SC petition vs Sereno won’t affect impeachment proceedings – Umali
The chair of the House justice committee said on Monday that the quo warranto petition filed by the Office of the Solicitor General (OSG) against Chief Justice Maria Lourdes Sereno would not affect the impeachment proceedings against her.
Oriental Mindoro Rep. Reynaldo Umali told reporters that Sereno’s appointment in 2012 was presumed valid until the Supreme Court declared it otherwise.
A quo warranto petition questions the validity of an appointment from the start based on the official’s qualifications, while an impeachment case seeks the official’s ouster for culpable violation of the Constitution, graft and corruption, betrayal of public trust or other high crimes.
Should the high court grant the OSG petition to invalidate Sereno’s appointment, the impeachment proceedings will be rendered “functus officio,” Umali said. (Functus officio refers to the expiration of the mandate of the proceedings.)
Until that happens, he said, the quo warranto case and the impeachment proceedings in Congress “can proceed simultaneously.”
“These are separate and independent actions based on different grounds,” Umali said.
The option to oust Sereno by challenging her legitimacy picked up steam after it was disclosed in the House justice committee’s investigation last month that she had not complied with the requirement to submit statements of assets, liabilities and net worth (SALNs) covering a 10-year period to the Judicial and Bar Council (JBC) during the 2012 selection process.
She submitted SALNs only for 2009, 2010 and 2011.
Critics of the Duterte administration’s latest move against Sereno pointed out that the Constitution only requires the Chief Justice to be a natural-born Filipino citizen, who is at least 40 years old and has served as a judge or practiced law for at least 15 years.
But Umali argued that the JBC rules requiring the submission of the SALNs “form part of the law of the land … as long as it’s not unconstitutional.”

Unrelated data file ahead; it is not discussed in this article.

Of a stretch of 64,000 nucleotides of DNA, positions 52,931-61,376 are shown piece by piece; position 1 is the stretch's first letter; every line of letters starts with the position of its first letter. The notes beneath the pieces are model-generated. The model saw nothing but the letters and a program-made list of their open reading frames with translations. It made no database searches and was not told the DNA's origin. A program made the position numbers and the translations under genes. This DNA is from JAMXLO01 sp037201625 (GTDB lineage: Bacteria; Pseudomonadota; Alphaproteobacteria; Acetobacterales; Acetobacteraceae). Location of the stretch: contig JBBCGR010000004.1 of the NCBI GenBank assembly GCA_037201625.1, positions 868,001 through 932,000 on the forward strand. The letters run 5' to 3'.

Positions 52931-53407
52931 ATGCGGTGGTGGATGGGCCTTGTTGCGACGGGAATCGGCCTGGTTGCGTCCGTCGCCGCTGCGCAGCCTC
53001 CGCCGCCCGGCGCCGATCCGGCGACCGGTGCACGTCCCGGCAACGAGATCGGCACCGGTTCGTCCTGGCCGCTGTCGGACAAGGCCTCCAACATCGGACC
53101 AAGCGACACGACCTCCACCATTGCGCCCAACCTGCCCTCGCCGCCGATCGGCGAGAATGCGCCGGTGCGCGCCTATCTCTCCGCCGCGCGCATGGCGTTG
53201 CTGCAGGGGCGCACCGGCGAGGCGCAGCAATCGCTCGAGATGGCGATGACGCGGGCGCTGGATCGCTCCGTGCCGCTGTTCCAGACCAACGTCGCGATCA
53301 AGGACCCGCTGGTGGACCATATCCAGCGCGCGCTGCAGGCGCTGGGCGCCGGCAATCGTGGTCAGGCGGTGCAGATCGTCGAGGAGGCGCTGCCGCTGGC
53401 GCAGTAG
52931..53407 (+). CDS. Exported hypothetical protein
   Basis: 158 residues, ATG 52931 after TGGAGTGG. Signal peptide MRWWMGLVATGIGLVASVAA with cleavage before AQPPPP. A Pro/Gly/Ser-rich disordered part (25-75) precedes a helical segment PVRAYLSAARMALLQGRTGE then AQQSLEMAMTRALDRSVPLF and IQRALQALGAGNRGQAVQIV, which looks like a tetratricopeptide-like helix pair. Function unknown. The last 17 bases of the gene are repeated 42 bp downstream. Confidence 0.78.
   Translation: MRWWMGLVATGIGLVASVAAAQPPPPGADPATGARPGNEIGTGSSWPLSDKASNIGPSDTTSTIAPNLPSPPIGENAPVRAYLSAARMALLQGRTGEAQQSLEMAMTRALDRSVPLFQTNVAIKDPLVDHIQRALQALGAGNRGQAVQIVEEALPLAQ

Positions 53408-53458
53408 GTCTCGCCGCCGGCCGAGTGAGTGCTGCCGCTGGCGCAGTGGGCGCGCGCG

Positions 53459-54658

Thus, Sereno’s alleged failure to meet the requirement meant she did not qualify for the top Supreme Court post, he added.
Umali’s stance on the quo warranto option was similar to that of Speaker Pantaleon Alvarez, who suggested on Feb. 28 that the OSG study the option of seeking the invalidation of Sereno’s appointment.
Some party-list lawmakers, however, said only Congress, not the high court, could oust a sitting Chief Justice.
Ako Bicol Rep. Rodel Batocabe raised fears that Sereno’s ouster by way of disqualification by the Supreme Court could “open the floodgates for quo warranto proceedings against impeachable officials.”
This could “emasculate the power of Congress to impeach the officials who are expressly mandated by the Constitution to be impeachable,” Batocabe said.
ACTS-OFW Rep. Aniceto Bertiz III said the evidence against Sereno in the impeachment proceedings was “already strong enough.”
“Why do we need to disqualify her or question the validity of her appointment? We might as well just push through with the impeachment,” Bertiz said.
Still, the three lawmakers said Sereno should make the “supreme sacrifice” of resigning to save the Supreme Court from further conflict.
Opposition lawmakers derided the OSG’s move as a sign that the Duterte administration was not confident that the Senate, acting as the impeachment court, would convict Sereno and remove her from office.
Bayan Muna Rep. Carlos Isagani Zarate said the OSG petition exposed the administration’s lack of confidence that the impeachment case against Sereno could withstand Senate trial.
The quo warranto petition is “another offensive against the Chief Justice and the system of checks and balances in the government,” said Rep. Sarah Jane Elago.
According to Albay Rep. Edcel Lagman, the OSG chose the high court as venue to oust Sereno because it “has become a hostile forum” against her, especially after the justices reportedly forced her to go on an indefinite leave.
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